To mark the 80th anniversary of the Beveridge Report, as editors of Social Policy and Society we are calling for proposals for Themed Sections under the title ‘Towards the Centenary of the Beveridge Report: a debate on the Welfare State for the next 20 years’.
The aim of the series is to enrich and enhance the current welfare state debate by injecting new energy and new insights. We welcome topics that critically reflect on any under- or unexplored dimensions in contemporary literature or new areas which would be important to the debate in the next decades. The series will be published in 2022 – 2024.
Our bi-monthly DiPLab online seminar will welcome Dr Alessio D’Angelo (Univ. Nottingham) and Prof Louise Ryan (London Metropolitan Univ.) for a talk on the impact of Covid19 restrictions upon social networks of relationality and support. The seminar will be held online on the platform Big Blue Button. To receive the link, please register by sending an email with your full name and institutional affiliation at: firstname.lastname@example.org.
Ruby Chau and I are delighted to host the Social Policy and Society annual event next June 15th. As well as launching our editorship of this journal, the event includes a special lecture by Zoë Irving and Kevin Farnsworth on ‘Austerity, toxicity, hostility: welfare states and the lost decade’. For further information and to book a place visit: https://spslecture2021.eventbrite.co.uk
I am Honoured and excited to be the keynote speaker at the 8th Global Social Sciences Graduate Student e-conference of Hong Kong BU – Faculty of Social Sciences. On April 22nd I will talk about “Re-bordering Europe: structural inequalities and civic stratification from Brexit to Covid”. For further information click here.
Lockdowns and school ‘closures’ in response to Covid-19 have caused major disruptions to the lives and educational experiences of everyone. This impact, however, has not been the same for all, and children from disadvantaged backgrounds are facing disproportionate difficulties and widening educational gaps. In fact, since the first lockdowns of Spring 2020, distance learning has proved to be a multiplier of educational inequalities, at the intersection of class, gender, (dis)ability, ethnicity and migration status.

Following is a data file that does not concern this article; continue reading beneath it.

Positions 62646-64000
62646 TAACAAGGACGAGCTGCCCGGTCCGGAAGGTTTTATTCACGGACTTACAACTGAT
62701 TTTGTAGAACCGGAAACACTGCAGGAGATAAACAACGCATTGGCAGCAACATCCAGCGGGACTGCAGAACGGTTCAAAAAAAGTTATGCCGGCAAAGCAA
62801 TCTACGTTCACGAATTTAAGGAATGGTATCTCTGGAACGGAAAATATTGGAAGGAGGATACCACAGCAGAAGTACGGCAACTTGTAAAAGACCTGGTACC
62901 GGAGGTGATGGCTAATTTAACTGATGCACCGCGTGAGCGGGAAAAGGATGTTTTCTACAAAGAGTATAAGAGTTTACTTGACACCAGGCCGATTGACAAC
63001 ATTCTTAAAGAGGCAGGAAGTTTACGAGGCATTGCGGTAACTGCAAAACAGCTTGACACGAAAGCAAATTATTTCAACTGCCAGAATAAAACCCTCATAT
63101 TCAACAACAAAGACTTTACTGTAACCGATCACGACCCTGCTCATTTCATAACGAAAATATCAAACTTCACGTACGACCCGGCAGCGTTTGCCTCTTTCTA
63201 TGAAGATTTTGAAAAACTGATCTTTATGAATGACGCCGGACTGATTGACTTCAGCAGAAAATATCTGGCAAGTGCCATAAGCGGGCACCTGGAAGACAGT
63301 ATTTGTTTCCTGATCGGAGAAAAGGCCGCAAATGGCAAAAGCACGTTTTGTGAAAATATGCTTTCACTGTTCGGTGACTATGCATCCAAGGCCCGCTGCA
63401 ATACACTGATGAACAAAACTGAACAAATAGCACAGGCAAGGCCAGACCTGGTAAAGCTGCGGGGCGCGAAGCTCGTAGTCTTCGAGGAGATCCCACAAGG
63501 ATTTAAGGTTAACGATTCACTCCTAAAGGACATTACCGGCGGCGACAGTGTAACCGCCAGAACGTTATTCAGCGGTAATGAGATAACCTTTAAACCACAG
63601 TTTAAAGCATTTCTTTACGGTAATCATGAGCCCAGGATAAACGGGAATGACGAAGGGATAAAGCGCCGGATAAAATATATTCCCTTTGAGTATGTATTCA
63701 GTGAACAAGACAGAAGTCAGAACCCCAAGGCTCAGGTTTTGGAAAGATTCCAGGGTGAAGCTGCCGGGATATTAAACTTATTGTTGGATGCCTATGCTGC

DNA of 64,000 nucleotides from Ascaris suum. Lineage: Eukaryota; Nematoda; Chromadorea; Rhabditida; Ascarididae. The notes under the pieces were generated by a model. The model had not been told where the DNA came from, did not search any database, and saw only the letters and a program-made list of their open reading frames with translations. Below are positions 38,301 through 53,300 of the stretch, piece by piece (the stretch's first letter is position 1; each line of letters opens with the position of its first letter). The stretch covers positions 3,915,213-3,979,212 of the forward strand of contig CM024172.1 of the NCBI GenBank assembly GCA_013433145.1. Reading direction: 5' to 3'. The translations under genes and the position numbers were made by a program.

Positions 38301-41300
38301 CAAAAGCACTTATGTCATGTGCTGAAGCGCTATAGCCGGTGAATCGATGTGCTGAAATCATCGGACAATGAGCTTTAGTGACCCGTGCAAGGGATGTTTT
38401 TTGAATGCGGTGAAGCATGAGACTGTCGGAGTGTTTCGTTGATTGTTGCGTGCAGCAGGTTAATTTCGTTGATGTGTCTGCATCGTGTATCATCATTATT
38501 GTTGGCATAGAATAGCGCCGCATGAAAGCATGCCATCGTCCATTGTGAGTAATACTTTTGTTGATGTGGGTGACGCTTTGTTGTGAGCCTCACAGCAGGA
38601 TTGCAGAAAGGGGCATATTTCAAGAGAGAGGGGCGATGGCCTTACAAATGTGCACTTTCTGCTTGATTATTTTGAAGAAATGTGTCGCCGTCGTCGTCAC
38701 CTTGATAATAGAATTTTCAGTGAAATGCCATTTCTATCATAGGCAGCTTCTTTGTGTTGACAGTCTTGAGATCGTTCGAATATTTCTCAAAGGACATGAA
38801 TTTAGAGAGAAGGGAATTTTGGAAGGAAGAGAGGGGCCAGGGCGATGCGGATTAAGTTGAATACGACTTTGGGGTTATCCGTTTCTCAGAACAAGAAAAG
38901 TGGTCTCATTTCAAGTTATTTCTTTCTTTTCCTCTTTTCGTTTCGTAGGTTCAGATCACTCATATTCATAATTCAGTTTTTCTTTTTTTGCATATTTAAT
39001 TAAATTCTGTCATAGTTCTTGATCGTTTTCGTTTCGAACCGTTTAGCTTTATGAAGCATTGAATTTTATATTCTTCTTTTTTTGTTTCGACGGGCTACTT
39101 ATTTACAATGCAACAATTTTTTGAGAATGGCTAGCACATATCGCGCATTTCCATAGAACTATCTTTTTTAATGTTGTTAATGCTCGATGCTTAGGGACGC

My article ‘The Networked Refugee: The role of transnational networks in the journeys across the Mediterranean’ is available (open access) on Global Networks. This is part of a special issue by Janne Dahinden and Louise Ryan on migration and network analysis. To access the article, please click here.
Second event I have the pleasure to co-organise with NIESR (National Institute of Economic and Social Research). After our earlier event for schools, this knowledge-exchange workshop aims to bring together NGOs and community practitioners to discuss how to best support newly arrived migrant and refugee students during Covid-19 lockdowns. This is a partnership between icPSP (International Centre for Public and Social Policy, University of Nottingham) and NIESR, with the support of the ESRC and the Social Policy Association (SPA). For further information and to book a place, click here.
I am involved in co-organising this practitioners’ workshop on how schools can support newly arrived migrants during Covid-19. Run by NIESR in partnership with the University of Nottingham (icPSP), the event is open to teachers, headteachers, EAL coordinators from the UK, Italy and Spain.
This is the first event in a series on Supporting Newly Arrived Migrants During Lockdown. The second event will focus on learning and best practice from third sector organisations, and the third event will take an academic perspective and will be open to researchers.
For further information and to book a free place – click here.
This week we are launching ‘Life in Lockdown’: a survey on the impact of the covid19 lockdown on people’s social relationships and social networks. The study is run by a team of experts including the University of Nottingham, The University of Manchester, the University of East Anglia and London Metropolitan University.
The anonymous survey is open to everyone and can be completed on computers, tablets and smartphones. The questionnaire builds on a similar study undertaken in France and the research outputs will include an international comparison between the two countries.